School for Dog Trainers
Professional Obedience/Behavior Course
The primary objective of this course is to prepare students for a career in the field of professional obedience training and behavior modification for dogs. Upon completion of the course, students will be prepared to evaluate both the dog’s personality as well as the customer’s needs. Graduates of this course are then able to formulate appropriate training approaches and programs to successfully train individual dogs. They are also able to educate the owners in proper handling and modification of their dog’s behavior. This instruction will qualify most graduates to begin their own training practices or to seek employment with an established dog-training center.
This course begins with a study of the six fundamental canine personality types and the characteristics and temperament of over 100 different breeds of dogs. In addition, students learn how to evaluate a dog’s personality, temperament, aptitude, and how to apply that knowledge in training. With the assistance of our instructors, students learn techniques and proper training equipment application used for on and off-leash obedience.
Because most undesirable dog behavior grows from a lack of communication between dog and owner, students learn how to establish an effective line of communication between dog and owner through proper handling and obedience commands. Throughout this course students are provided with the contributing causes and solutions to many canine related behavior problems.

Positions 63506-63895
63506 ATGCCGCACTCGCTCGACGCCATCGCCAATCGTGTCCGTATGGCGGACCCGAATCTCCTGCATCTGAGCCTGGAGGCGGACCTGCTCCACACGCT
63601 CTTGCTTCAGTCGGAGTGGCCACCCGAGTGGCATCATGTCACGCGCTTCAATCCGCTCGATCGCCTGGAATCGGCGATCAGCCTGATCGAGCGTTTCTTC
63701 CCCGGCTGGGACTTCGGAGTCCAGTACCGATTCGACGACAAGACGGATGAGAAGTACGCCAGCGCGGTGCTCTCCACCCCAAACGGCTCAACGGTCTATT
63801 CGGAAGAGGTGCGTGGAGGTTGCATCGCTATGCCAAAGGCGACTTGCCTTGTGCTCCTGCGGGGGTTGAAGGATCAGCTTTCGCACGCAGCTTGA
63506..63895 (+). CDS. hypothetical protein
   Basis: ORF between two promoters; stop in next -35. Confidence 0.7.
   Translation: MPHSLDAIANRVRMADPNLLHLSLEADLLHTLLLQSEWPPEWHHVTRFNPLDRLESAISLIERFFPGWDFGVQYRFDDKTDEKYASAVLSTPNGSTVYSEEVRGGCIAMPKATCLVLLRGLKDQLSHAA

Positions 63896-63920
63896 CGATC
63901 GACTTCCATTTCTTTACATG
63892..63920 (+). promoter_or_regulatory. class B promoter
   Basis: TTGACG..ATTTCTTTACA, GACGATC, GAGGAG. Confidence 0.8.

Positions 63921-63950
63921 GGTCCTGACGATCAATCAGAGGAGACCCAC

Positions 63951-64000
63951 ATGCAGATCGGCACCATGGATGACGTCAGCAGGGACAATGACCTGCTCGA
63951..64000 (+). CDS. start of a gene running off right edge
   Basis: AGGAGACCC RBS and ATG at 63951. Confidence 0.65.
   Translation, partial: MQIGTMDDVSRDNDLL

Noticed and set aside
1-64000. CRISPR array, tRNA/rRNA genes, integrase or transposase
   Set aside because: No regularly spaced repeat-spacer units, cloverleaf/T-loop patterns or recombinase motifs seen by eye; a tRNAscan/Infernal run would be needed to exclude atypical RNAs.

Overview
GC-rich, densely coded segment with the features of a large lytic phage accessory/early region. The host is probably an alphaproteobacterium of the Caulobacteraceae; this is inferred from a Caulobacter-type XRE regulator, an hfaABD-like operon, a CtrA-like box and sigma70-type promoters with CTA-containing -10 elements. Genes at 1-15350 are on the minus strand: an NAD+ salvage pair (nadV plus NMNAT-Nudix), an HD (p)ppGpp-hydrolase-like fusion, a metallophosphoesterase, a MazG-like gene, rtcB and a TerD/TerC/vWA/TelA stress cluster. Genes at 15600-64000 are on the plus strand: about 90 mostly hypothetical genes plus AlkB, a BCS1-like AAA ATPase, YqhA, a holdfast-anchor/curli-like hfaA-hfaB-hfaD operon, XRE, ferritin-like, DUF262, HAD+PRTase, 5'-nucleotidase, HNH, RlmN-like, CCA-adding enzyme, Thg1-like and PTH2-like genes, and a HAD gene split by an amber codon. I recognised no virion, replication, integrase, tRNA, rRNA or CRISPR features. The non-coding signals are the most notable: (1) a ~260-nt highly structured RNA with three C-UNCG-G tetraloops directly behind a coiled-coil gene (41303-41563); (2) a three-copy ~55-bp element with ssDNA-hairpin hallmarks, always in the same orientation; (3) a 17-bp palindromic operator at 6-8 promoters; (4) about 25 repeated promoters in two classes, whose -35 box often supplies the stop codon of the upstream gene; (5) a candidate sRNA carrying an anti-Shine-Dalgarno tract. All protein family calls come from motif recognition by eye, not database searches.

Throughout this course students will also be exposed to in-depth units related to puppy development. Students will learn how a puppy’s personality develops and the importance of proper socialization. The process of temperament testing a litter of puppies will be covered. They will also learn the importance of establishing a puppy pre-school class that is designed to teach the puppy owner’s role in raising a well-mannered and well-behaved dog.
Students will learn how to maintain a healthy dog. They gain the ability to recognize the most common communicable diseases and internal or external parasites that afflict dogs. It is important for a trainer to be able to identify a dog that needs to see a veterinarian for an illness as opposed to pursuing training for a behavior problem. During this course students will receive instruction from a licensed veterinarian and have an opportunity to have their canine health related questions answered.